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Northern New Mexico Trip

Day 5 of 5

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Monday, May 14th
Ceremonial Cave, Bandelier National Monument

Peppers hanging at Rancho de San Juan

After checking out, we drove to Bandelier National Monument. We drove past San Ildefonso Pueblo, which is known for its black on black pottery. Along the way we also passed a large radio telescope probably used by Los Alamos National Lab. The road winds its way through the mountains and down into a valley.

We parked by the visitor's center which includes a very small museum and book section. I picked up a trail map for $1 which has lots of good descriptions of the history of the cliff dwellings we were about to see. Then we start off on our hike to Ceremonial Cave.

After the hike we stopped at the snack store for lunch. We also visited the gift shop which had a lot of neat stuff. They were also selling original pueblo artwork costing hundreds or thousands of dollars -- kachinas, pottery, etc. I was a bit surprised a National Monument gift shop would carry such expensive things. But I'm sure they're not out to make money -- they probably pass all of the proceeds to the artists themselves. At least, I would hope.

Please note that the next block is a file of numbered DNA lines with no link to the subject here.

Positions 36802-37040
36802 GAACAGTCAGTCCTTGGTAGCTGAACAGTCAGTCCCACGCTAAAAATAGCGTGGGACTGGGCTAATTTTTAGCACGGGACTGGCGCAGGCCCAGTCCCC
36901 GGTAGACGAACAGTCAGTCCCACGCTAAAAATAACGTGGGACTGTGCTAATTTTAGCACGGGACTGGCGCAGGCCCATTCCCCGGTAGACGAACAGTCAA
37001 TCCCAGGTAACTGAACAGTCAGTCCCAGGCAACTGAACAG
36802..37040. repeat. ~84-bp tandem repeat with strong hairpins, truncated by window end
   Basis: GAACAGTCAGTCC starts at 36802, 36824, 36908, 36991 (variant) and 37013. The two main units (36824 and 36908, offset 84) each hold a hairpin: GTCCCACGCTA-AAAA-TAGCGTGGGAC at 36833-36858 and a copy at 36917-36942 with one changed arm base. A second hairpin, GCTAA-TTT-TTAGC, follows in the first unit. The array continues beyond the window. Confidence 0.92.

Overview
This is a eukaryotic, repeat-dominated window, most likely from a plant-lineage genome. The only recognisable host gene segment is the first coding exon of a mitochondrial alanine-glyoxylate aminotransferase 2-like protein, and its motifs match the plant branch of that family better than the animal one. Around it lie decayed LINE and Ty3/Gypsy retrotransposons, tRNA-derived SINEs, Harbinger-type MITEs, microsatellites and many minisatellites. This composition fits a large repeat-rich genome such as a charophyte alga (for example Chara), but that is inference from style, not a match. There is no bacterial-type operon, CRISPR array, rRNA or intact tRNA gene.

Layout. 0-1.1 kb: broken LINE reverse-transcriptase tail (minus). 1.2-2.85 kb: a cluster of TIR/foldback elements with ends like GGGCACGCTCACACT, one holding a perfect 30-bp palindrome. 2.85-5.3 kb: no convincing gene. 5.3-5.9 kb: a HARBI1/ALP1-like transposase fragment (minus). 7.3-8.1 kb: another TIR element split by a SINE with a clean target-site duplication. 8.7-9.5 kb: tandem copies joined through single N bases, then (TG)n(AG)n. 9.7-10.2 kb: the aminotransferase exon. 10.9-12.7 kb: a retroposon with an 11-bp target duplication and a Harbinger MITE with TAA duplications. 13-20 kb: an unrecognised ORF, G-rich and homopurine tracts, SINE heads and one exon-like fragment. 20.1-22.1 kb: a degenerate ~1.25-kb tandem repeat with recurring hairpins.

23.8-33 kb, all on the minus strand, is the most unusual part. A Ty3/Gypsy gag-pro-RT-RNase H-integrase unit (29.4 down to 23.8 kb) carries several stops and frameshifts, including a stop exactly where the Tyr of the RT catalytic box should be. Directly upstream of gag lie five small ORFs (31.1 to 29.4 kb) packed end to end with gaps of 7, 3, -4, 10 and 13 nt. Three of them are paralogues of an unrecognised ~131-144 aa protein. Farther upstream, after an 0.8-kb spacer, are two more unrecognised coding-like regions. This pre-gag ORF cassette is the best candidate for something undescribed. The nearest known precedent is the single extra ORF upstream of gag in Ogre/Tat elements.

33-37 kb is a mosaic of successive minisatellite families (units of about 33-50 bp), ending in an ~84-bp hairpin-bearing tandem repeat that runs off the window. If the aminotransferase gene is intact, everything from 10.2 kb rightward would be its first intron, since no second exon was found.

It rained much of the drive to Santa Fe. But by the time we actually arrived in the downtown area, it had mostly stopped. Our first stop was the Georgia O'Keeffe museum. The current showing was called "Eye on Modernism" and had works by other artists in addition to O'Keeffe's. If you're unfamiliar with her work, probably some of her well-known paintings are the ones with cow skulls. One of my favorites is her Black Mesa painting. After viewing the paintings we stopped at the gift shop. I found two thick volumes which had thumbnails of every single piece of art she created from the age of 14 to 97 (she lived to be 99).

Unfortunately, most other galleries were closed for the day, including the Palace of the Governors. We stopped in a few open places before starting the drive back to Albuquerque. We stopped for gas just before the airport. Gas is about $1.60 a gallon in Albuquerque, and about $1.50 in Santa Fe. Meanwhile prices hovered over $2.00 in the Bay Area. One thing I noticed is that they use lower octane (86/88/91), probably because of the altitude.

We had a fun time driving around trying to get back to the rental car center. They force you to drive into the airport, only to circle around and take you back out. I don't know that there's any easier way to get to the rental car center -- seems completely whacked out. Anyway, soon we were on our way, flying back to the Bay Area. But there's so much we didn't get a chance to do, we'll want to re-visit New Mexico in the future.


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